If you, or someone you know, has difficulty breathing, you may have heard the term Chronic Obstructive Pulmonary Disease (COPD). If not, you might be more familiar with some of the diseases that come under the COPD umbrella, including emphysema and chronic bronchitis. In this article, we will cover the differences between these diseases and the ways that COPD can be managed, with particular focus on how physiotherapy can help with this condition.
What is COPD?
COPD is a chronic inflammatory lung disease that causes obstructed airflow from the lungs. This results in increased difficulty to breathe. COPD is a progressive disease and does not currently have a cure. However, there are many things you can do to effectively manage the condition. This will help you to live a normal, active life, that isn’t limited by breathing difficulties.
COPD, Emphysema, Bronchitis. What’s the difference?
COPD is an umbrella term which covers several lung conditions including emphysema and chronic bronchitis.
Emphysema is a condition where the air sacs (alveoli) of the lungs are damaged. This interferes with how well the oxygen we breathe can get into the blood and be transported around the body. Getting oxygen into our blood is essential to provide energy for the body, supporting the immune system and the function of organs, muscles, and other bodily tissues.
Bronchitis occurs when the bronchial tubes are irritated and swollen. If mucus comes up with the cough and the cough lasts at least 3 months to two years, this is chronic bronchitis. Due to persistent coughing with chronic bronchitis, tiny hairs (cilia) that help move mucus up the bronchial tubes are destroyed, which can lead to a build-up of mucus in the lungs. The combination of inflammation and narrowing of the bronchial tubes leads to difficulty breathing.
What causes COPD?
COPD is most often caused by breathing in toxins or poisons. Smoking (tobacco) is the number one cause of COPD in Western countries. While not everyone who smokes gets COPD, most of the individuals with COPD have smoked. Stopping smoking can slow the progression of COPD. Stopping smoking can improve breathing and coughing.
COPD can also be caused by breathing in dusts, fumes, or chemicals over a long period of time. Harmful materials at work may include ammonia, asbestos, carbon monoxide and fumes. Toxins found at home can include smoke, cleaning products, spray products, mold and bacteria. Avoiding these harmful toxins can assist with reducing your risk of developing COPD or exacerbating symptoms of COPD.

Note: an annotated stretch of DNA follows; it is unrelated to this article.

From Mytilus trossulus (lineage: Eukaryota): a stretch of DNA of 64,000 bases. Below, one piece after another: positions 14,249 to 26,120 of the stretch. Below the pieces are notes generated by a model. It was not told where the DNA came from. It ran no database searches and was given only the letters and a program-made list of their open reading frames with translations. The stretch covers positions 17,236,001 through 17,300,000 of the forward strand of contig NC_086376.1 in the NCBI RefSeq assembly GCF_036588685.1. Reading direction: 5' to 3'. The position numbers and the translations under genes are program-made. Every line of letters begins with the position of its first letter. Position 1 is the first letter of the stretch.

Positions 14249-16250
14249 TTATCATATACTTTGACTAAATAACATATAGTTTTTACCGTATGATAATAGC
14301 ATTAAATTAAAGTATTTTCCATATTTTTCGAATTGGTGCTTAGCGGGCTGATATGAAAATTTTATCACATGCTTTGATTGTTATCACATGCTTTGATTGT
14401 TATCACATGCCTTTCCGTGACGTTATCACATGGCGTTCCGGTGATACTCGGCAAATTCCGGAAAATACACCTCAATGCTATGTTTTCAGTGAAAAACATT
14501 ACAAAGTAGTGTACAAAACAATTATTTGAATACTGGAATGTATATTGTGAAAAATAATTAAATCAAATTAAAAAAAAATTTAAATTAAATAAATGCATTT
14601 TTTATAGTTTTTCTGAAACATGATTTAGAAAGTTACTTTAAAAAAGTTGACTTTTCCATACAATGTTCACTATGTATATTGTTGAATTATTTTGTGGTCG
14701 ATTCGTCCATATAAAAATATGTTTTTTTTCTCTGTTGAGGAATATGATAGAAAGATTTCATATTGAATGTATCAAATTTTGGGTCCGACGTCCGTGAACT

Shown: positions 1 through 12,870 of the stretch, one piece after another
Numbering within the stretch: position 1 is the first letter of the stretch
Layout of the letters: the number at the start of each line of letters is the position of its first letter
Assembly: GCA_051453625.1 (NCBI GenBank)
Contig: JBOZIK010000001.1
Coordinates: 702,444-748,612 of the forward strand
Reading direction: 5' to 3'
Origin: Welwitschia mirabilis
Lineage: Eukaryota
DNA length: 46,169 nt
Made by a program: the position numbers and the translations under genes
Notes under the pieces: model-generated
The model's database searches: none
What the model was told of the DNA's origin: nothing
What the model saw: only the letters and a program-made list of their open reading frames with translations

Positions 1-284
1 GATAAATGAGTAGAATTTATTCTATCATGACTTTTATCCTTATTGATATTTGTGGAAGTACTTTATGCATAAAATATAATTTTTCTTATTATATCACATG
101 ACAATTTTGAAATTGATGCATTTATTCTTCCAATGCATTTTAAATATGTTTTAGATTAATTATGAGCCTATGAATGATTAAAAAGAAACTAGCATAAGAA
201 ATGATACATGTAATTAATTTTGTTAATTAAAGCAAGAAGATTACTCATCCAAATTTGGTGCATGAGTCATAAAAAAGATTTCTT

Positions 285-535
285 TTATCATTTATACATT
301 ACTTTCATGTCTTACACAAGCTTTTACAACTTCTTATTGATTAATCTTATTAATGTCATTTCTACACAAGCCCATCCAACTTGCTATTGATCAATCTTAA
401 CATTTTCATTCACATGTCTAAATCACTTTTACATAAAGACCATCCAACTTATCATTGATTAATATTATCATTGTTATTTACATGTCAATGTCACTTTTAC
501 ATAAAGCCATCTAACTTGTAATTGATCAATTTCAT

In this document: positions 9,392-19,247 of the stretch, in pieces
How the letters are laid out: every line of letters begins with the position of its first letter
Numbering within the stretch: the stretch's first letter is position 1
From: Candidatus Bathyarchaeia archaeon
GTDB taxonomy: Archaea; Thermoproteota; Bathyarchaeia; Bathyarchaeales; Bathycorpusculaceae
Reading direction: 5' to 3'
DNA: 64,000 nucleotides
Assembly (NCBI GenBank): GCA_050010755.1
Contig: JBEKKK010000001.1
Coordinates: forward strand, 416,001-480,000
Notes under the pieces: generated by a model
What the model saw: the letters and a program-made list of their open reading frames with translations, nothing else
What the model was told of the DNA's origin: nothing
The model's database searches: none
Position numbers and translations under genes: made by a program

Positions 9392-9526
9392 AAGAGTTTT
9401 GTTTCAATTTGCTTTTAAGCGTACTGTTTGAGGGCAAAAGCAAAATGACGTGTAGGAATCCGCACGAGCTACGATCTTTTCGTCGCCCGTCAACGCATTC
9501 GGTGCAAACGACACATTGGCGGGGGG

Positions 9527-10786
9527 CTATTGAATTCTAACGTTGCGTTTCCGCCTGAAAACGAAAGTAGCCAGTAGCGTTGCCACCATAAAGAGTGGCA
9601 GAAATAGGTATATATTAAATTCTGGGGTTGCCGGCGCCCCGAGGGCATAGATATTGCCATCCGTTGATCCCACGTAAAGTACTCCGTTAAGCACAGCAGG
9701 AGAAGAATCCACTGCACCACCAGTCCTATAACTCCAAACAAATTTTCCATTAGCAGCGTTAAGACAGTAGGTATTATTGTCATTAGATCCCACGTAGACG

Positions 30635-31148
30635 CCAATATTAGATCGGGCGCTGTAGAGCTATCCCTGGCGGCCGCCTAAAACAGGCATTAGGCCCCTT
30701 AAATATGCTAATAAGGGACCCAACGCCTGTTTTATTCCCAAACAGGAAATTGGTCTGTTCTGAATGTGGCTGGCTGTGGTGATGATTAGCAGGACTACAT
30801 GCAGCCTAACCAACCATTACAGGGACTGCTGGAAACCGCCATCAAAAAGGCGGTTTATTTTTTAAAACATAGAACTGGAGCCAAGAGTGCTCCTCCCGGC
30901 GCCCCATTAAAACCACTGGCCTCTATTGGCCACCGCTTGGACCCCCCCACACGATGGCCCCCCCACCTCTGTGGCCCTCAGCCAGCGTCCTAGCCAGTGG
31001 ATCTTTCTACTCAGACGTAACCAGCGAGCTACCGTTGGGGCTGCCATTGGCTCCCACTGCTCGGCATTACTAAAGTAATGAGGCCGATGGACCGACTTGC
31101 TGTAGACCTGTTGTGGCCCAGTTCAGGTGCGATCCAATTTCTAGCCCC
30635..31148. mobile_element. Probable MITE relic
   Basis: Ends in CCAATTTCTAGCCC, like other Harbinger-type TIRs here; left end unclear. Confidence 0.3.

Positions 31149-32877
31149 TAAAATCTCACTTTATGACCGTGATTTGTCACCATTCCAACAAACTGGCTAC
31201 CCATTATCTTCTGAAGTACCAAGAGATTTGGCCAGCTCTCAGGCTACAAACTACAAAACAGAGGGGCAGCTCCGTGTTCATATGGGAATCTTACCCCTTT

Your genes may also play a role in the development of COPD. For instance, Alpha-1 antitrypsin deficiency (AATD) is a genetic factor that has been identified as increasing your risk for COPD.
Treatment of COPD
The main goal of the treatment of COPD is to manage the symptoms, improve quality of life, reduce exacerbations, and improve mortality. Medications can be used to assist with maintaining airways and non-medicated treatments including smoking cessation and pulmonary rehabilitation is also recommended.
While there is currently no cure for COPD, treatment is generally more successful if diagnosed earlier. A person may have COPD but not notice symptoms until it is in the moderate stages. If you have any suspicion that you could have COPD, it is important to ask your doctor about testing. Especially if you are a former smoker, you have been exposed to harmful lung irritants for a long period of time, or you have a history of COPD in your family.
Here at Be Mobile Physiotherapy, we love to chat about the benefits of physiotherapy and exercise in the management of many chronic conditions, including COPD. There are many studies that show evidence for the benefits of pulmonary rehabilitation for those with COPD. Thomas et.al. (2010) found that a home-based physiotherapy program was effective at reducing breathlessness during activities in people with severe COPD. Skinner (2009) found there were significant benefits for strength and endurance exercise in the rehabilitation of those with COPD.
Exercise has many benefits for someone with COPD, including:
It is clear that regular exercise should be a major component of your management plan if you do have COPD. In fact, people with COPD should be aiming to meet the same physical activity guidelines of 150 minutes aerobic activity and 2 resistance training (strength) sessions per week.
So if you think we could help, or if you found this information particularly useful then let us know!
Skinner, M, "Strength and endurance exercise endorsed for people with COPD.". in Physical Therapy Reviews, 14, 2009, 418-418.
Thomas, M, J Simpson, R Riley, & E Grant, "The impact of home-based physiotherapy interventions on breathlessness during activities of daily living in severe COPD: A systematic review.". in Physiotherapy, 96, 2010, 108-119.